Planting seeds for the future

Published Tuesday, 26th November 2019 in Alumni and Friends news

Kirsty Wilson, Rosie Burgon and Jennifer Wright at the Grow Careers event
Kirsty Wilson, Rosie Burgon and Jennifer Wright at the Grow Careers event

Four former students from Scotland’s Rural College joined other experts at a Grow Careers event showcasing opportunities in the field of horticulture.

Kirsty Wilson, a presenter on the BBC’s Beechgrove Garden programme, Rosie Burgon, who runs her own cut flower business, Jennifer Wright, who is currently undertaking a Professional Gardeners Guild traineeship, and Michael Jack, first gardener at Broughton House and Garden, were among the speakers at the event hosted by the Royal Botanic Garden Edinburgh (RBGE).

Chaired by George Anderson, also of Beechgrove Garden, the event was attended by more than 200 students from SRUC’s Oatridge, Edinburgh, Elmwood and Glasgow campuses, and other institutions from all over Scotland.

Professor Colin Campbell, Chief Executive at the James Hutton Institute, gave a presentation about the role of vertical indoor farming in addressing the future global and local challenges of food production.

Garden writer and TV presenter Ellen Mary spoke about ways of securing a future in horticulture and international garden designer Luciano Giubbilei talked about the art of making a garden.

Kirsty, who gained a first class honours degree in Horticulture with Plantsmanship at SRUC’s Edinburgh campus, and is now the herbaceous supervisor at the RBGE, chaired the presentations by Rosie and Jennifer, together with Graham Gunn, manager at Kevock Garden Plants, and Michael Jack, fist gardener at Broughton House and Garden.

She said: “It was fantastic for me to be able to share where I’ve come from in my career in horticulture. There are so many options out there – it is such a vast profession.

“A horticulture careers day is a great event to inspire you into the world of horticulture. It is also a fantastic networking opportunity to meet other horticulturalists at different stages in their career and to make connections.”

Her classmate Rosie, who also studied for a degree in Horticulture, has set up her own business – Scottish Cut Flowers – in a bid to reduce the environmental impact of importing.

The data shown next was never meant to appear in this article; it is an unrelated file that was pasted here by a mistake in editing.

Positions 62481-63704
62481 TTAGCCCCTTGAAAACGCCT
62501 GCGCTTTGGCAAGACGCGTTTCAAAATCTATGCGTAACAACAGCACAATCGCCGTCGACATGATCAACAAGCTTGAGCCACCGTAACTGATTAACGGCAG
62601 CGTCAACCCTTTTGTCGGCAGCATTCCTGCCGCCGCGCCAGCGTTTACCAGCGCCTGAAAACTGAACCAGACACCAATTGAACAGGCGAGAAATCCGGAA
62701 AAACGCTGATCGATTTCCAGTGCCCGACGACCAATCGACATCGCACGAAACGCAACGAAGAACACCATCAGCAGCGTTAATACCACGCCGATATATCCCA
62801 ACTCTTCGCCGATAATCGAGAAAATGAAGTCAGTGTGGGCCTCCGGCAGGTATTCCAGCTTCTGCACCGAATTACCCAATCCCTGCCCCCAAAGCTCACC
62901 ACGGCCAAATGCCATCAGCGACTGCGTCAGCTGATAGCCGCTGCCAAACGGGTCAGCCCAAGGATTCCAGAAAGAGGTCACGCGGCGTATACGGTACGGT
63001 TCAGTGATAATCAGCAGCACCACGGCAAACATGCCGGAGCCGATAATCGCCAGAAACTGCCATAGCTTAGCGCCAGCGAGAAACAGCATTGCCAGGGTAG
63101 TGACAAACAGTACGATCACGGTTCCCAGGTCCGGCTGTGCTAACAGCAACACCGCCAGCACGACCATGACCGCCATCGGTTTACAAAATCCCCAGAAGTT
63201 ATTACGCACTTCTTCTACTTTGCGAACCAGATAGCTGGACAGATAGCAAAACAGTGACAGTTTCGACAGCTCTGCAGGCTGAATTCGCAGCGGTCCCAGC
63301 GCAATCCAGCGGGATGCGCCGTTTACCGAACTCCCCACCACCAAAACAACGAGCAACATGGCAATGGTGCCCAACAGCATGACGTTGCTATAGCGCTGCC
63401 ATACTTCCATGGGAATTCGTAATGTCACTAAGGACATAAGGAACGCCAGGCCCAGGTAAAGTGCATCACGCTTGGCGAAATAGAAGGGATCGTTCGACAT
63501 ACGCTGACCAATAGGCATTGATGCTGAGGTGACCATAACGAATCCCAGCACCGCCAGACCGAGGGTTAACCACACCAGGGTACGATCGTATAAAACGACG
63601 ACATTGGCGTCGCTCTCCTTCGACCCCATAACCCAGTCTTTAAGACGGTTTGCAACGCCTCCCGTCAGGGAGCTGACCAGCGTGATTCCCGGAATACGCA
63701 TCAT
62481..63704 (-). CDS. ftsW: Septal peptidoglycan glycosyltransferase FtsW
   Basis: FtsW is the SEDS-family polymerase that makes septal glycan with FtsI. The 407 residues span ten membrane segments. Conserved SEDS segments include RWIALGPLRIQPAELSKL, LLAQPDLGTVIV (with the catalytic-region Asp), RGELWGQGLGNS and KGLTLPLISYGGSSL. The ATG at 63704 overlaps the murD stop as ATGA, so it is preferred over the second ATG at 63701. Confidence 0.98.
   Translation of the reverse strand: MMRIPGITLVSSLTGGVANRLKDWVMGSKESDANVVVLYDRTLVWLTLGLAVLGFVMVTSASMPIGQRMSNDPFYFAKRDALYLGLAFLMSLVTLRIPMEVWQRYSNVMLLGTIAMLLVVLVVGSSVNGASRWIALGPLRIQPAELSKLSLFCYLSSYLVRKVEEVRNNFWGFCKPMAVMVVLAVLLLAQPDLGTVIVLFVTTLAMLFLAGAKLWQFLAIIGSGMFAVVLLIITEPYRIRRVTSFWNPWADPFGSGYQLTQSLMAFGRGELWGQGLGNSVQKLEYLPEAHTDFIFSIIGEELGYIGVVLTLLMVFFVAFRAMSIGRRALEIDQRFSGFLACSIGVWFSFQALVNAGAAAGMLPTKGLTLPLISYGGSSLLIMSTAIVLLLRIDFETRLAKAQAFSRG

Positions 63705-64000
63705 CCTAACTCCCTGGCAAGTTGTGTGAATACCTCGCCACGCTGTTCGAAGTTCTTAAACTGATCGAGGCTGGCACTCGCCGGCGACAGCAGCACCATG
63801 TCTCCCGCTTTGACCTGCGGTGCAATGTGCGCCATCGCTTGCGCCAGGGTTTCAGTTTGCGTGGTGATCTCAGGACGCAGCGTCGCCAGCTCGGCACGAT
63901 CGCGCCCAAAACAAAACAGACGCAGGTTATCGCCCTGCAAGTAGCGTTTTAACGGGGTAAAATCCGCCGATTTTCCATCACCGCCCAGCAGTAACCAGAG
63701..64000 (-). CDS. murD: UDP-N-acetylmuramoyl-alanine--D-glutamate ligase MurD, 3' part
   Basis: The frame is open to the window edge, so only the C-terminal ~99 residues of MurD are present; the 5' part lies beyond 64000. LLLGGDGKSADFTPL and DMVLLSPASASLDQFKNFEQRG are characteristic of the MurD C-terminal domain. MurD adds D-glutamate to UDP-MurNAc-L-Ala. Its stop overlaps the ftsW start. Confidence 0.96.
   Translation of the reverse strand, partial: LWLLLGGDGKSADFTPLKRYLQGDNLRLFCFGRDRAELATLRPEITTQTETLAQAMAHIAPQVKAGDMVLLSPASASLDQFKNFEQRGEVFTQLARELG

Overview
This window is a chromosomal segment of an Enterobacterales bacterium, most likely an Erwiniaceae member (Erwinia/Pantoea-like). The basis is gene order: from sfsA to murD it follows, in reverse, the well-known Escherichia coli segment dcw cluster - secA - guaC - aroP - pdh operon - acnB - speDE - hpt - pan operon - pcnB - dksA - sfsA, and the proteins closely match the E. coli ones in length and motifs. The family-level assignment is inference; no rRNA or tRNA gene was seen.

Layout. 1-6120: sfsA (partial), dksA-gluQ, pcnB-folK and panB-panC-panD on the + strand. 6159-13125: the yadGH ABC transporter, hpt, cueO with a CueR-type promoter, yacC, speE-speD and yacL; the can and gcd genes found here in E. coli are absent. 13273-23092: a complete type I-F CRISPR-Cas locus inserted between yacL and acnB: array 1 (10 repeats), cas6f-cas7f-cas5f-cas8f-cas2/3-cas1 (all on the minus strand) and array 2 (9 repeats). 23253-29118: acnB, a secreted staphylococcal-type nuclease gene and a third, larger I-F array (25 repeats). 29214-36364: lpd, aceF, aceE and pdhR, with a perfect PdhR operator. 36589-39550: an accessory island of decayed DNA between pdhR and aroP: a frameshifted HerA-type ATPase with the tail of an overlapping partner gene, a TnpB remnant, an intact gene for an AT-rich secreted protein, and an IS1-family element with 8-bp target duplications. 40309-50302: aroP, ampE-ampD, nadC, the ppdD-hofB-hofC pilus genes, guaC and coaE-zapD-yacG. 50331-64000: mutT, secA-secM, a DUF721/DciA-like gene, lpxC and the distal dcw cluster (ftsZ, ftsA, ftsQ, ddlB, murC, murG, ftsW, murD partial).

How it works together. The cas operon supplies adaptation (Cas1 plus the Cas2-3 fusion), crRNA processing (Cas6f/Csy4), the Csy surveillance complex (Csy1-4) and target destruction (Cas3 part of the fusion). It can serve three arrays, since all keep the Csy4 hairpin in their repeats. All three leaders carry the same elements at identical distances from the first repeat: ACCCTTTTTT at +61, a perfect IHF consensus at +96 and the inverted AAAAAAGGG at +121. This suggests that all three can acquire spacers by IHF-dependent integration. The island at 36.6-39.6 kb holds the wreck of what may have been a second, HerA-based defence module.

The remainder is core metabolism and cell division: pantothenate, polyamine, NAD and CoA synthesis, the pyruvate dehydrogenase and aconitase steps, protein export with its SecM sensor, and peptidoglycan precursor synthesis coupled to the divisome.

At her flower farm, which is based between a Victorian walled garden and a poly tunnel site in Tayside, she grows blooms and foliage for florists and the public without using herbicides, insecticides, fungicides, fertilisers or preservatives. 

“I think it’s useful to talk to the next generation of horticulturalists and pass information on,” said Rosie.

“When I came to one of these events in 2012, there was no one doing what I am doing now, so it might be quite inspiring to hear about the cut flower industry for someone who hasn’t heard of it before.”

Jennifer, from Fife, studied for a National Certificate in Horticulture at SRUC Oatridge before being offered a modern apprenticeship at the RBGE. She is now in the third year of a Professional Gardeners Guild traineeship and is working as a trainee gardener at Savill and Valley Gardens in Windsor.

She said: “At the start I wasn’t sure about horticulture as a career, but later on I progressed to absolutely loving it. I haven’t followed a traditional path, but have gone down a less academic and more practical route.”

The event also offered students the opportunity to network with representatives from more than 20 organisations, including the Chartered Institute of Horticulture, Lantra Scotland, RBGE and SRUC.

George Gilchrist, Horticulture Lecturer at SRUC Oatridge and one of the organisers of the event, said: “The concept of the day is to inspire the next generation of horticulturists, garden designers and landscapers.

“One tweet after the event said ‘Cannot recommend this day enough. Such inspirational people and stories. So excited about my career!’ – that describes exactly what we wanted to achieve from the day.”

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